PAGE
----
Apple CarPlay is also anti-competitive, a US lawsuit claims

Buried in the 88-page antitrust lawsuit the U.S. Department of Justice filed against Apple is a reference to everyone’s favorite phone projection system, CarPlay.

The DOJ says vehicle infotainment systems, like smartphones, have become another way for Apple to engage in anticompetitive behavior to harm both consumers and competitors.

Apple’s plans to introduce a more immersive version of CarPlay, in which the system displays key aspects of the car’s functions such as speed and HVAC, are further evidence of the company’s illegal smartphone monopoly, prosecutors say.

Infotainment systems have become a new way for Apple to engage in anti-competitive behavior

“By applying the same limitations playbook to CarPlay, Apple further locks down the power of the iPhone by preventing the development of other disintermediating technologies that work in tandem with the phone but reside outside the device,” the lawsuit said.

The inclusion of CarPlay, as well as digital key functions through Apple’s Wallet feature, came as a surprise to some analysts, who say the DOJ may be misunderstanding the usefulness and functions of the phone mirror system.

This is especially true of the next-generation version, which prosecutors insidiously describe as taking over “all the screens, sensors and gauges in a car, forcing users to experience driving as an iPhone-centric experience when they want to use one of the following functions.” the functions of CarPlay.”

That’s misleading, says Sam Abuelsamid, principal analyst at Guidehouse Insights and vehicle software expert. “Even with the next-gen system, OEMs [original equipment manufacturers] We don’t actually need to let Apple take over all the screens,” he said in an email. “They can limit the interface to the screens they want.”

Automakers still need to build a basic software interface so vehicle owners can adjust their air conditioning, change the radio station or control native navigation maps, Abuelsamid said. They cannot assume that every car owner has a smartphone, let alone an iPhone, which he projects onto his car’s infotainment screen. And the car must be able to function when no smartphone is present.

“Apple further locks in the power of the iPhone by preventing the development of other disintermediate technologies”

Additionally, there is no cost to the customer to switch to Android Auto, Google’s other popular phone mirroring service. And even in vehicles that have Google’s Android software as standard, owners are not prevented from using CarPlay if they wish.

Apple CarPlay is immensely popular, with a large number of Americans calling it a must-have for future car purchases. Only General Motors has made the decision to cut off access to all phone mirroring services for its electric vehicles, citing a desire for a more “holistically integrated” software experience. (This move has proven very unpopular with car buyers.)

GM may also have cut off access to CarPlay for reasons other than holistic integration. The company likely refused to share data with Apple, which had been working on its own secret car project for more than a decade. That work, known as Project Titan, came to an unceremonious end last month — which could ultimately cause GM to reconsider its decision, Abuelsamid said.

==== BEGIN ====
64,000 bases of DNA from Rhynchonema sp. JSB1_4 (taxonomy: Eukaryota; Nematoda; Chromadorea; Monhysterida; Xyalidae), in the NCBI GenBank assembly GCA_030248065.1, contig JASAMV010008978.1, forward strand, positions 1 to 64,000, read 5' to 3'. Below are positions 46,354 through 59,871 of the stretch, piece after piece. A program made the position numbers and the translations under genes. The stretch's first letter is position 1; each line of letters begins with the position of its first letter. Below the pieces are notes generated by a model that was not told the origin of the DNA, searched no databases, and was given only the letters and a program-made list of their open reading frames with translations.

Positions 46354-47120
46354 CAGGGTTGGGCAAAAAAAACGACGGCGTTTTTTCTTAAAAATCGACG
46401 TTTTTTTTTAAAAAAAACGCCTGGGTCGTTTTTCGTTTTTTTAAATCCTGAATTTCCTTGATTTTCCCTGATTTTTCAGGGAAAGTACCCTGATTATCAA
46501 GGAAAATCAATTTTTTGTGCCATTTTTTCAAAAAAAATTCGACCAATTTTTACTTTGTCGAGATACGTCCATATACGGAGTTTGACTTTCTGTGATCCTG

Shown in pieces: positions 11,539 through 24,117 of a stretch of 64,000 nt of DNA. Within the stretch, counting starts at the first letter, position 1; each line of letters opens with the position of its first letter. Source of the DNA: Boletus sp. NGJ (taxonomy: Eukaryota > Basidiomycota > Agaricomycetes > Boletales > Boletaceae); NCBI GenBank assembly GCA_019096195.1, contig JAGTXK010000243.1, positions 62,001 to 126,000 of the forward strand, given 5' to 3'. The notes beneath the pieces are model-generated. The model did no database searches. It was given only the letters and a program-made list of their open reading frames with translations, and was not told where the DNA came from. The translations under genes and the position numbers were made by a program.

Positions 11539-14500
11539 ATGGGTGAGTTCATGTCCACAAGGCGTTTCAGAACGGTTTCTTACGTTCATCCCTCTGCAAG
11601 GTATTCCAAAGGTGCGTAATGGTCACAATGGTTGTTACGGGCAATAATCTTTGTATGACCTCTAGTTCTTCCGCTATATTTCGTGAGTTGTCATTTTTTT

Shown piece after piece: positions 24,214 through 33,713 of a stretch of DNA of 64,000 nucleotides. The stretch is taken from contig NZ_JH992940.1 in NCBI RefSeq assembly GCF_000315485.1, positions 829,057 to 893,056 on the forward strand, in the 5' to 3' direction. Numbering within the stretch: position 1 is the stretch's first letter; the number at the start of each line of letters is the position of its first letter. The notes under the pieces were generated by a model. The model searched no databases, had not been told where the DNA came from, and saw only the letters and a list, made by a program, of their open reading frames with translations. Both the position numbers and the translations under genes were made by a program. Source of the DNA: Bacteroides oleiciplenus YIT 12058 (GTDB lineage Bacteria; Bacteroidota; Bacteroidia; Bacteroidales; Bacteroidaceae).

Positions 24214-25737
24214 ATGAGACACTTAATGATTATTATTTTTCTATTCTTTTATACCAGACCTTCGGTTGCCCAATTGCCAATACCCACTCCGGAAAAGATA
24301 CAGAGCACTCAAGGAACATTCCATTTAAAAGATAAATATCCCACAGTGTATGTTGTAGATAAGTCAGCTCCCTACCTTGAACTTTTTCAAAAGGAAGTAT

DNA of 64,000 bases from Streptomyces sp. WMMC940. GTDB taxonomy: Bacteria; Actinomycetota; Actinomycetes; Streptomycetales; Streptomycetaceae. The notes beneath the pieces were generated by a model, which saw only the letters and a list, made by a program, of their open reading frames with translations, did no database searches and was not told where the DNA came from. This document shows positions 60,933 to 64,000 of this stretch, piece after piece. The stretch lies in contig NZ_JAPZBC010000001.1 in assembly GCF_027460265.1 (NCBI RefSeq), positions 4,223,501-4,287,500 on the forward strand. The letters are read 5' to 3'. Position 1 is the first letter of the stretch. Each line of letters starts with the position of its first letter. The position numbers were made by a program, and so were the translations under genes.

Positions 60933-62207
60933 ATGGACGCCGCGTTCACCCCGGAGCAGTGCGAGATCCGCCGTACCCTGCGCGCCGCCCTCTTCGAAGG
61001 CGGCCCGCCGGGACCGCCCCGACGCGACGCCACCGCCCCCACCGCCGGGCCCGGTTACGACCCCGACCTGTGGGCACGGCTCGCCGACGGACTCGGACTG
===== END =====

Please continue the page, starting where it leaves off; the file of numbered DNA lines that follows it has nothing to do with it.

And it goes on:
Digital keys also make a cameo in the Justice Department lawsuit. The keys, which use a phone’s Near Field Communication (NFC) or ultrawideband (UWB) technology to lock, unlock or start a car, are another cross-platform technology used by Apple to assert its dominance in the smartphone market, DOJ says. Prosecutors use the example of Apple requiring developers to add digital keys developed for their own apps to Apple Wallet in order to function.

“Even with the next-gen system, OEMs don’t really need to let Apple take over all the screens.”

“Apple Wallet’s default status sends users to the Apple Wallet instead of allowing third parties to present digital car keys only in their own cross-platform app, increasing dependence on Apple and the iPhone when using their car,” reads the complaint. “At the same time, it reduces automakers’ incentives to innovate because automakers are forced to share data with Apple and cannot differentiate themselves because they could exist without Apple’s behavior.”

Apple’s digital key technology meets standards set by a cross-industry consortium of automakers and technology companies, Abuelsamid notes. Still, the company has “tight hands” over access to its NFC and UWB chips, and the requirement to work through Apple Wallet is likely to have more impact on other payment apps than on apps developed by the auto industry.

Mike Ramsey, a vice president at Gartner, says that if Apple actually makes digital keys work well, it could be a win for consumers despite breaking the law.

“The tension here is that Apple’s raison d’etre is a smooth, easy-to-use experience and that forcing apps to integrate into the secure Apple wallet system guarantees a better consumer experience,” Ramsey said. “Of course, it also helps Apple gain control of key digital apps in a way that appears anti-competitive.”

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